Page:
Nobel Peace Prize

The Nobel Peace Prize (Norwegian and Swedish: Nobels fredspris) is one of the five Nobel Prizes bequeathed by the Swedish industrialist, inventor, and armaments manufacturer Alfred Nobel, along with the prizes in Chemistry, Physics, Physiology or Medicine, and Literature. Since 1901, it has been awarded annually (with some exceptions) to those who have "done the most or the best work for fraternity between nations, for the abolition or reduction of standing armies and for the holding and promotion of peace congresses."

Per Alfred Nobel's will, the recipient is selected by the Norwegian Nobel Committee, a 5-member committee appointed by the Parliament of Norway. Since 1990, the prize is awarded on December 10 in Oslo City Hall each year. The prize was formerly awarded in the Atrium of the University of Oslo Faculty of Law (1947–89), the Norwegian Nobel Institute (1905–46) and the Parliament (1901–04).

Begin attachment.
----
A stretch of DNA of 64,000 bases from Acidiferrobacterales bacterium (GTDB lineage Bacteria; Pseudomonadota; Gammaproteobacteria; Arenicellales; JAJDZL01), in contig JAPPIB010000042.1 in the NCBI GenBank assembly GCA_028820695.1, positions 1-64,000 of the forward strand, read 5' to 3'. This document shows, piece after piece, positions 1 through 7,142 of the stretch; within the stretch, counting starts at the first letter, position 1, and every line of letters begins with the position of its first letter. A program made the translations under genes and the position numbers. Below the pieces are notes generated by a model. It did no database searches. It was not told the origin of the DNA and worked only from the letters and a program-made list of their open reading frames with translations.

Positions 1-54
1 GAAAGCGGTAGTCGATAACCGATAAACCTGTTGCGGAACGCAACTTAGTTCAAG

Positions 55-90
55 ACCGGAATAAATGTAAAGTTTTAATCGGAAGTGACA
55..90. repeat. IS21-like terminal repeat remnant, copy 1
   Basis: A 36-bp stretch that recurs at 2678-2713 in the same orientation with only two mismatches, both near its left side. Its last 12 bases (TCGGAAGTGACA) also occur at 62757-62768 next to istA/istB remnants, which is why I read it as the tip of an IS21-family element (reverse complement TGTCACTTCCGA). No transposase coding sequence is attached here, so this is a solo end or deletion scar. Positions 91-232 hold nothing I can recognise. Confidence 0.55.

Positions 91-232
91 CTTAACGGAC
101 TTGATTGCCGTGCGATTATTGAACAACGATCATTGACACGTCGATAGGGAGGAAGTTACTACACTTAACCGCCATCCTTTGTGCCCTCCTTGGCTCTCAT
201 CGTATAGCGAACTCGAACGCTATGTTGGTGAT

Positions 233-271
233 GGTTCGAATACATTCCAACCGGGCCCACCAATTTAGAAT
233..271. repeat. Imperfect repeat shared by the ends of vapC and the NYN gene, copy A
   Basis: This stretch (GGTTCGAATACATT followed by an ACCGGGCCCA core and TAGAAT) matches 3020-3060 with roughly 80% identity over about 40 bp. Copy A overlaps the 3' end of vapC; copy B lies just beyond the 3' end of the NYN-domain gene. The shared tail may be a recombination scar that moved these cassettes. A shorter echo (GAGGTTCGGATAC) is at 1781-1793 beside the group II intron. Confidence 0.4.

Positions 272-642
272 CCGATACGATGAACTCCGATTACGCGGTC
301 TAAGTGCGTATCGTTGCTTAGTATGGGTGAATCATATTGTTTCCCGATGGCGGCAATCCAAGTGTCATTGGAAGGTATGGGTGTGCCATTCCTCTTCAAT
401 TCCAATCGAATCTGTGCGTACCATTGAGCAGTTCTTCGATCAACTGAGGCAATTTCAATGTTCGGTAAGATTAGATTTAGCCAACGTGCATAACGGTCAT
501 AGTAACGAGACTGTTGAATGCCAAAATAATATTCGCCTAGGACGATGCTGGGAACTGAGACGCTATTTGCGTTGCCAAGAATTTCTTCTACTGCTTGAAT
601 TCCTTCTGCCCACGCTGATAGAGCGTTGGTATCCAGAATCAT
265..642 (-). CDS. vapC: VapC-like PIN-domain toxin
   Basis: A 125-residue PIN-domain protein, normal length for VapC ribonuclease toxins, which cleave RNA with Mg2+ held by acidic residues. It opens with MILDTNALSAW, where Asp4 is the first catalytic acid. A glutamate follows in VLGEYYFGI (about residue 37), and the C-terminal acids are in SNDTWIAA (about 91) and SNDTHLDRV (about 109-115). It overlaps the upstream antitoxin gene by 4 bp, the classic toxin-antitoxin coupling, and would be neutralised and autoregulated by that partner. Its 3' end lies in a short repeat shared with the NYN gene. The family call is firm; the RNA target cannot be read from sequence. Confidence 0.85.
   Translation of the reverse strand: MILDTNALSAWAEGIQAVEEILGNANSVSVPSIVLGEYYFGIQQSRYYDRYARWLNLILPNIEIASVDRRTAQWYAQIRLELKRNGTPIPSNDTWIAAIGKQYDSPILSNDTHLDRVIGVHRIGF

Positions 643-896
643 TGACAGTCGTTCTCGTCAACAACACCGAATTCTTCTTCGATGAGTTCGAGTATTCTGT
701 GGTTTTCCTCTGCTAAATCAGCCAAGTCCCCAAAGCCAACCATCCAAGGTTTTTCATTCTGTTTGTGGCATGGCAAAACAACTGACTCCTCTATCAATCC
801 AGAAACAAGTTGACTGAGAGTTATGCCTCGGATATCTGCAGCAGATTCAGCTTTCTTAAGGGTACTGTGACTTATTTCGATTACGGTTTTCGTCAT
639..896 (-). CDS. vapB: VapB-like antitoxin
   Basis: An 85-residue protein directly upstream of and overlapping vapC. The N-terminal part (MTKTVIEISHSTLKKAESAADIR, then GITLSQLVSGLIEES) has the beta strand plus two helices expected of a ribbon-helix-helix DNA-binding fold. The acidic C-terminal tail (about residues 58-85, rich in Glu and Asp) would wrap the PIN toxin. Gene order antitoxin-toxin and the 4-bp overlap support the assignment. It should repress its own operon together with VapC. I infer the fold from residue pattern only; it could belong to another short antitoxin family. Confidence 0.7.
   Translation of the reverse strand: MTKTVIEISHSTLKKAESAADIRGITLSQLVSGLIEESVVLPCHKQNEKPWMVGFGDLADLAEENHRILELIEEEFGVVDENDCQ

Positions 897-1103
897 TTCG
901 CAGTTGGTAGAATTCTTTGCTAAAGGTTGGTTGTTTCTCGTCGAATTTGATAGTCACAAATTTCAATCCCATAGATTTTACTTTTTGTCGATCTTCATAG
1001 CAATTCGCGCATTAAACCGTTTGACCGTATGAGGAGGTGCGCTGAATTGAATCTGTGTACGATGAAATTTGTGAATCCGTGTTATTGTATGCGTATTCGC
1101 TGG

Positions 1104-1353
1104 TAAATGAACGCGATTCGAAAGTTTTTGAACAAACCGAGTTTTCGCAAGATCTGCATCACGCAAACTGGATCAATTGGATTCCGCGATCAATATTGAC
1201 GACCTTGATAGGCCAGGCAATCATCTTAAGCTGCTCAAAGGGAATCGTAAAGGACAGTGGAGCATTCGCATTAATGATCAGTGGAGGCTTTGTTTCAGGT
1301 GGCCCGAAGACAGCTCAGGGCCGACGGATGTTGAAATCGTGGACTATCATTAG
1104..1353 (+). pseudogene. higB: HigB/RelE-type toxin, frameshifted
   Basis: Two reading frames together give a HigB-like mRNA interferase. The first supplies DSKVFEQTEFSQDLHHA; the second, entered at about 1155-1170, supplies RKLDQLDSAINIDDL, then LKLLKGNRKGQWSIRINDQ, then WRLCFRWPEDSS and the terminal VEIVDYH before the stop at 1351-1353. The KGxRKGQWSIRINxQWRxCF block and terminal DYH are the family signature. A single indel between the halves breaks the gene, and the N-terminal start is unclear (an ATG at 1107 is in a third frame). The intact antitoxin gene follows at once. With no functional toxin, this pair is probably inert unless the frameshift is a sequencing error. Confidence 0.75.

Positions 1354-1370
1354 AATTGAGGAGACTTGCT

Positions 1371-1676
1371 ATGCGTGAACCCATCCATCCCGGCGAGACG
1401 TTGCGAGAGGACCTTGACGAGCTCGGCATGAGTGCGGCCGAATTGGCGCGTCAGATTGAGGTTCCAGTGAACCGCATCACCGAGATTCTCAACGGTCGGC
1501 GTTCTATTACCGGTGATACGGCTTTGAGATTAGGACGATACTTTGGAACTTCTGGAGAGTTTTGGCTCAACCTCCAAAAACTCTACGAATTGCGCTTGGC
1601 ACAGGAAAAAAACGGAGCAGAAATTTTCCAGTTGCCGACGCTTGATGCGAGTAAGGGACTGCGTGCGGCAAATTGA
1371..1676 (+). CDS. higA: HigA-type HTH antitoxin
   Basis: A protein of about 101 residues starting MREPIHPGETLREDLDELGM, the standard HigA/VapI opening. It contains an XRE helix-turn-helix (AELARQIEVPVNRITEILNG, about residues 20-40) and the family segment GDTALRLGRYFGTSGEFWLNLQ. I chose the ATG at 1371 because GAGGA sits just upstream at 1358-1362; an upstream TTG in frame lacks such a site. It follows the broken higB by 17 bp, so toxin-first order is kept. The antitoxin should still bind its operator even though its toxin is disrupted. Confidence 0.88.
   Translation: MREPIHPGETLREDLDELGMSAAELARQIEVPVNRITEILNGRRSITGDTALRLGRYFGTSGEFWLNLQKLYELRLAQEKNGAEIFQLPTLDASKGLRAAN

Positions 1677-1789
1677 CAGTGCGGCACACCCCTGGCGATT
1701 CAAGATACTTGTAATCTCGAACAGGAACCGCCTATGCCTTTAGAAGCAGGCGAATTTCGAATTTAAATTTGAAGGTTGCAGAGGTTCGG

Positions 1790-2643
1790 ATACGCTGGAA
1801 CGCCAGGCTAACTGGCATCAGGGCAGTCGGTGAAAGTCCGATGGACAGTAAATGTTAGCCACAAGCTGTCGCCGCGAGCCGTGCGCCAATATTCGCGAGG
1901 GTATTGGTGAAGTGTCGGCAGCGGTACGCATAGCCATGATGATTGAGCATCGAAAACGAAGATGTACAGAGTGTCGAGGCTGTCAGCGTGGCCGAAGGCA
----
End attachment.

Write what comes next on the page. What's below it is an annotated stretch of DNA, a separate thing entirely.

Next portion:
Due to its political nature, the Nobel Peace Prize has for most of its history been the subject of controversies.

Read more about Nobel Peace Prize:  Background, Nomination and Selection, Awarding The Prize, Criticism

Famous quotes containing the words nobel, peace and/or prize:

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    Frank Pittman (20th century)

    So in peace our tasks we ply,
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    In our arts we find our bliss,
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    The true runner comes to the finish and receives the prize and is crowned.
    Plato (c. 427–347 B.C.)